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Domiciliary non-invasive ventilation for recurrent acidotic exacerbations of COPD: an economic analysis
  1. J M Tuggey,
  2. P K Plant,
  3. M W Elliott
  1. Department of Respiratory Medicine, St James’s University Hospital, Beckett Street, Leeds LS9 7TF, UK
  1. Correspondence to:
    Dr M W Elliott
    Department of Respiratory Medicine, St James’s University Hospital, Beckett Street, Leeds LS9 7TF, UK;


Background: Patients with chronic obstructive pulmonary disease (COPD) pose a significant burden to healthcare providers with frequent exacerbations necessitating hospital admission. Randomised controlled data exist supporting the use of acute non-invasive ventilation (NIV) in patients with exacerbations of COPD with mild to moderate acidosis. The use of NIV is also described in chronic stable COPD, with evidence suggesting a reduction in hospital admissions and general practitioner care. We present economic data on the impact of domiciliary NIV on the need for admission to hospital and its attendant costs.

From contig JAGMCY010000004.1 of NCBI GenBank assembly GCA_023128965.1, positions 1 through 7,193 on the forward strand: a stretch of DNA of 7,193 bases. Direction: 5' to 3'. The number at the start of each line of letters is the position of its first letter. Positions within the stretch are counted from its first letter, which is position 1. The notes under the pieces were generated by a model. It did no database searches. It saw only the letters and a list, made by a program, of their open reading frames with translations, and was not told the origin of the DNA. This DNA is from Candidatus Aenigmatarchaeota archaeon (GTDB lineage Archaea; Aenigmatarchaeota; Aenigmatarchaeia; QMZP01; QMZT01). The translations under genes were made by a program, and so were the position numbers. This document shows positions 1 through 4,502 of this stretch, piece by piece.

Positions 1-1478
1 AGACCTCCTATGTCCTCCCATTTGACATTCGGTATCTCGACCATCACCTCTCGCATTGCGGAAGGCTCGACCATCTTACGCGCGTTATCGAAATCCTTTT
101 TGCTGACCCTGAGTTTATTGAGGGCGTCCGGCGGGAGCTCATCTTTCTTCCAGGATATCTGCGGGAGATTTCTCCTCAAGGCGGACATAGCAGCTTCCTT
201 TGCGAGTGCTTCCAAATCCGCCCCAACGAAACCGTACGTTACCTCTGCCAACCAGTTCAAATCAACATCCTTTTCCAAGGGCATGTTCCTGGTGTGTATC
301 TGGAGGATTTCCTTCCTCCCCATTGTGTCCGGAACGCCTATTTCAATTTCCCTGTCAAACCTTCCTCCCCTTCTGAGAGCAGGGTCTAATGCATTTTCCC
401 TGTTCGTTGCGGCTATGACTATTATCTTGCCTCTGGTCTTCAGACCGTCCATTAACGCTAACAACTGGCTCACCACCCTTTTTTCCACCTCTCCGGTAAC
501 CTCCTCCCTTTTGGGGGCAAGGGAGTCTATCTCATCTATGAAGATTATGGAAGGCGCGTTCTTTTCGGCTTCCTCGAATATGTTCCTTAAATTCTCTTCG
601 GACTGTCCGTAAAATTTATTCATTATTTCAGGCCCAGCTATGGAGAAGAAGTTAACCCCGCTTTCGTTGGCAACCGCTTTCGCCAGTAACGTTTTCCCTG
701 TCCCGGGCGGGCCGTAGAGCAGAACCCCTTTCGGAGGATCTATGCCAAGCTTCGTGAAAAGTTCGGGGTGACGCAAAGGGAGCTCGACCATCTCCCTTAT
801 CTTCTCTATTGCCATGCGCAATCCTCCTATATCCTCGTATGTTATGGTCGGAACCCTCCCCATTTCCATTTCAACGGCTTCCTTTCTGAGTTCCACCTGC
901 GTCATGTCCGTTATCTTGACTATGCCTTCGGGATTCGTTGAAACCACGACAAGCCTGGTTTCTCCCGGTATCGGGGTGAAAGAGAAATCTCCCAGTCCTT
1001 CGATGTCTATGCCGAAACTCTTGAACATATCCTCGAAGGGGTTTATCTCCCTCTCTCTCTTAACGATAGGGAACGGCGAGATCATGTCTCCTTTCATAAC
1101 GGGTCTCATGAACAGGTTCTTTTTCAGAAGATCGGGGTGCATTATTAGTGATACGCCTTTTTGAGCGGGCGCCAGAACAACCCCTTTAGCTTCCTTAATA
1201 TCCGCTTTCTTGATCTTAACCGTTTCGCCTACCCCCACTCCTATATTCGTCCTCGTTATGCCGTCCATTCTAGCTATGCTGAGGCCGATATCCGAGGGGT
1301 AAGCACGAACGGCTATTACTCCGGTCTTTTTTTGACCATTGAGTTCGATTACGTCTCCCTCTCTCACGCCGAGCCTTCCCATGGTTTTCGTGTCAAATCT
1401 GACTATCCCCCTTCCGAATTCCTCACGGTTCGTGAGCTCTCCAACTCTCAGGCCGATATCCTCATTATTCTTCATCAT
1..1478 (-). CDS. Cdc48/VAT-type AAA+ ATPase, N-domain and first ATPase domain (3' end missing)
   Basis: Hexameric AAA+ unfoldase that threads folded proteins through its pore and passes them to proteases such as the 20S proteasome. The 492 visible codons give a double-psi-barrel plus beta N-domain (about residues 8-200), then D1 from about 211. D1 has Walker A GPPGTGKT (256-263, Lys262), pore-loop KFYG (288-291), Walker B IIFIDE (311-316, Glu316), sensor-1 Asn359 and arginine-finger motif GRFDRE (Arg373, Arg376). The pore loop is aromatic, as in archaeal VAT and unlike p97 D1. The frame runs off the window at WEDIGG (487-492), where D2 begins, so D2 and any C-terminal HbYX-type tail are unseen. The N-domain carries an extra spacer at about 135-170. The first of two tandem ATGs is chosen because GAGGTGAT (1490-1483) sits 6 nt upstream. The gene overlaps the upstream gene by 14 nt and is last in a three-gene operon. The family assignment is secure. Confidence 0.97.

Methods: A cost and consequences analysis of domiciliary NIV based on a before and after case note audit was performed in patients with recurrent acidotic exacerbations of COPD who tolerated and responded well to NIV. The primary outcome measure was the total cost incurred per patient per year from the perspective of the acute hospital. Effectiveness outcomes were total days in hospital and in intensive care.

Results: Thirteen patients were identified. Provision of a home NIV service resulted in a mean (95% CI) saving of £8254 (£4013 to £12 495) (€11 720; €5698 to €17 743) per patient per year. Total days in hospital fell from a mean (SD) of 78 (51) to 25 (25) (p=0.004), number of admissions from 5 (3) to 2 (2) (p=0.007), and ICU days fell from a total of 25 to 4 (p=0.24). Outpatient visits fell from a mean of 5 (3) to 4 (2) (p=0.14).

Conclusions: This study suggests that domiciliary NIV for a highly selected group of COPD patients with recurrent admissions requiring NIV is effective at reducing admissions and minimises costs from the perspective of the acute hospital. Such evidence is important in obtaining financial support for providing such a service.

  • chronic obstructive pulmonary disease
  • non-invasive ventilation
  • economics
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  • The department has received equipment on loan from ventilator companies. MWE has received honoraria from Respironics and Teijin for lecturing.

  • JT was funded by the Northern and Yorkshire NHS Executive.

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